- moving from place to place without a fixed plan; roaming; rambling: wandering tourists.
- having no permanent residence; nomadic: a wandering tribe of Indians.
- meandering; winding: a wandering river; a wandering path.
- an aimless roving about; leisurely traveling from place to place: a period of delightful wandering through Italy.
- Usually wanderings.
- aimless travels; meanderings: Her wanderings took her all over the world.
- disordered thoughts or utterances; incoherencies: mental wanderings; the wanderings of delirium.
- seemingly aimless or random movement or locomotion by a person with a mental disorder or cognitive impairment: Wandering by Alzheimer’s patients is a problem in nursing homes.See also elopement(def 2).
Origin of wandering
- to ramble without a definite purpose or objective; roam, rove, or stray: to wander over the earth.
- to go aimlessly, indirectly, or casually; meander: The river wanders among the rocks.
- to extend in an irregular course or direction: Foothills wandered off to the south.
- to move, pass, or turn idly, as the hand or the eyes.
- (of the mind, thoughts, desires, etc.) to take one direction or another without conscious intent or control: His attention wandered as the speaker droned on.
- to stray from a path, place, companions, etc.: During the storm the ship wandered from its course.
- to deviate in conduct, belief, etc.; err; go astray: Let me not wander from Thy Commandments.
- to think or speak confusedly or incoherently.
- (of a person with a mental disorder or cognitive impairment) to move about or walk in a seemingly aimless or random manner.
- to travel about, on, or through: He wandered the streets.
- Mechanics. the drift of a gyroscope or a similar device.
Origin of wander
Synonyms for wanderSee more synonyms for on Thesaurus.com
Related Words for wanderingwinding, roving, itinerant, nomadic, meandering, wayfaring, roaming, jaunting, strolling, trekking, mobile, drifting, straying, rambling, unsettled, deviating, vagrant, migrant, vagabond, migratory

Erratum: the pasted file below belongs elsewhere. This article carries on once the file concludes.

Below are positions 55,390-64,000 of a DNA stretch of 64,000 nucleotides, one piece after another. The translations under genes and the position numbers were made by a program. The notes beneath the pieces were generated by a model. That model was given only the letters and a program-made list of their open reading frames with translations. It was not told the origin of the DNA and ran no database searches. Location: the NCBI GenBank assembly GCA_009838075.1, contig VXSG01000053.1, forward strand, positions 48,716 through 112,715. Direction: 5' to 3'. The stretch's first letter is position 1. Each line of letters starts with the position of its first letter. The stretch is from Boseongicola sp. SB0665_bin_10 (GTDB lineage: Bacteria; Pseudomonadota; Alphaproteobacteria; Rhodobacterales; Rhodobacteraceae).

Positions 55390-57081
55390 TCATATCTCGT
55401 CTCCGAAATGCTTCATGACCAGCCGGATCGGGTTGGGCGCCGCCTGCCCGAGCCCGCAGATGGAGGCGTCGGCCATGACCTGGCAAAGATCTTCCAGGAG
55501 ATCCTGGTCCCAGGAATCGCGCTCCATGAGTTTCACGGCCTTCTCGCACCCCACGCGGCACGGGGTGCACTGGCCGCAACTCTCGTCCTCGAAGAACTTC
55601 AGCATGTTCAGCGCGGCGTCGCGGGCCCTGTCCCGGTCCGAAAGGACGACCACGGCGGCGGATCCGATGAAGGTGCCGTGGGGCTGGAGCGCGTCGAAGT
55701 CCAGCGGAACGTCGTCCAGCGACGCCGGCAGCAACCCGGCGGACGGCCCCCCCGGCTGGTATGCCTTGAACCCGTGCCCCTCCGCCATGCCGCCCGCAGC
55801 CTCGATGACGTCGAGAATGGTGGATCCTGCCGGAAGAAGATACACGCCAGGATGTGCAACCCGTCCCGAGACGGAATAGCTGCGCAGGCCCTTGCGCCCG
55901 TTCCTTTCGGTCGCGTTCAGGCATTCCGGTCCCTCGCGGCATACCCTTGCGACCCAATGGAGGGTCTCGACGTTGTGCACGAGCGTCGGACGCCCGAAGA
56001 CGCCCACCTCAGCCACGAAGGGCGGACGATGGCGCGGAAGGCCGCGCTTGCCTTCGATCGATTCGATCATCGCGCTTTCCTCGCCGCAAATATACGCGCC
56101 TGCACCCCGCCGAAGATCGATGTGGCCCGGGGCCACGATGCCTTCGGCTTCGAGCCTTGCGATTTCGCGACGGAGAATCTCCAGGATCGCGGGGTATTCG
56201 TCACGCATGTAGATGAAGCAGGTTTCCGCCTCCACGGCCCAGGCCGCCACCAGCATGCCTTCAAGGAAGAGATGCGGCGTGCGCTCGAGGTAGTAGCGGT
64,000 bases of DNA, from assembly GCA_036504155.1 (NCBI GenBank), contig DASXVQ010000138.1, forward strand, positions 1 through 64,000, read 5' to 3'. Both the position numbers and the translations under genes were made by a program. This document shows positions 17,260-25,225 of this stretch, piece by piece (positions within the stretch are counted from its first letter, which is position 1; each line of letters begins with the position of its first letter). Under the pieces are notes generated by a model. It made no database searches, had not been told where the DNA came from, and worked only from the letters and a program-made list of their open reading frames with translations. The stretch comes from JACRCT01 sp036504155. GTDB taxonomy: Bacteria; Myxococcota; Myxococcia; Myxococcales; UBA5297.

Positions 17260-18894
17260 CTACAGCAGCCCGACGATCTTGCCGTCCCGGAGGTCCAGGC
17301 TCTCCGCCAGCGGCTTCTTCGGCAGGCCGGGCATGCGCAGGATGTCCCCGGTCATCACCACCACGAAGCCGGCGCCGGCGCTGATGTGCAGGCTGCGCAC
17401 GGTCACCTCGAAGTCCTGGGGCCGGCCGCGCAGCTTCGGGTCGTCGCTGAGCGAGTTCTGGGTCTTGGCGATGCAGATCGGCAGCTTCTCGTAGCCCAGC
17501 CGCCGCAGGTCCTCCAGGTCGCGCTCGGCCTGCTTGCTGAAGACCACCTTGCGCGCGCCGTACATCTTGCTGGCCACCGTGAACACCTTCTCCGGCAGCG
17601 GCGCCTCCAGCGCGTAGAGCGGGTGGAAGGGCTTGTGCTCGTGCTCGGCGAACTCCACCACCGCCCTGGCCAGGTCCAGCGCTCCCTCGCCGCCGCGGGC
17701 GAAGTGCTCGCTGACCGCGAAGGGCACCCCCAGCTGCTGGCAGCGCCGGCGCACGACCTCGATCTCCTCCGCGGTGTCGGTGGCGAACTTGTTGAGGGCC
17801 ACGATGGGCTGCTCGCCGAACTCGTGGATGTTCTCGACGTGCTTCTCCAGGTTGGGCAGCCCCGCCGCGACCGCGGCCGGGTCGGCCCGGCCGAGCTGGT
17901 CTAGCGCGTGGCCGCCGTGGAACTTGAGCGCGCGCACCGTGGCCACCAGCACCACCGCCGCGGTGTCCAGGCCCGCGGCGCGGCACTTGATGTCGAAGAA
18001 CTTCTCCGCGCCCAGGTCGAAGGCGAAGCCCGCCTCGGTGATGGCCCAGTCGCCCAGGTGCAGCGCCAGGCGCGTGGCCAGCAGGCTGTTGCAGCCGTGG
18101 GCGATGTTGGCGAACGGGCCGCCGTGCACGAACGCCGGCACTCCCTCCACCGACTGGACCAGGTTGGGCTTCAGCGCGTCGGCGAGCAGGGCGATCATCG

Examples from the Web for wandering
Contemporary Examples of wandering
Mr. Bachner found it by wandering through the market and identified a craftsmen here who works in a tiny booth.The Photographer Who Gave Up Manhattan for Marrakech
January 6, 2015
And, in a gratuitous show of homicidal prowess, Moses kills two assassins he meets while wandering in the desert of Sinai.Meet Moses the Swashbuckling Israelite
December 14, 2014
After wandering at haphazard some little way I met a peasant in a sleigh.Book Bag: Beguiling if Unlikely Travel Books
September 4, 2014
He showed signs of a restless, wandering soul, someone searching for meaning around him.Bergdahl’s Bitter Homecoming: The Psychological Cost of War
July 19, 2014
While wandering the grounds, I keep an eye out for suspicious lumps in the dirt.Pablo Escobar’s Private Prison Is Now Run by Monks for Senior Citizens
June 7, 2014
Historical Examples of wandering
He had been wandering about a long time—not in years, for he was less than thirty.
For perhaps an hour Joe Drummond had been wandering up and down the Street.
She felt as if she had been wandering, and had come home to the arms that were about her.
"Yes; that is—very much," I stammered, wandering back to Helen's desk.The Bacillus of Beauty
What was the use of wandering about the house in this disconsolate manner?The Foolish Lovers
St. John G. Ervine
- (also tr) to move or travel about, in, or through (a place) without any definite purpose or destination
- to proceed in an irregular course; meander
- to go astray, as from a path or course
- (of the mind, thoughts, etc) to lose concentration or direction
- to think or speak incoherently or illogically
- the act or an instance of wandering
Word Origin for wander
Word Origin and History for wandering
Old English wandrian "move about aimlessly, wander," from West Germanic *wandrojan (cf. Old Frisian wondria, Middle Low German, Middle Dutch wanderen, German wandern "to wander," a variant form of the root represented in Old High German wantalon "to walk, wander"), from root *wend- "to turn" (see wind (v.)). In reference to the mind, affections, etc., attested from c.1400. Related: Wandered; wandering. The Wandering Jew of Christian legend first mentioned 13c. (cf. French le juif errant, German der ewige Jude).
- Moving about freely; not fixed; abnormally motile.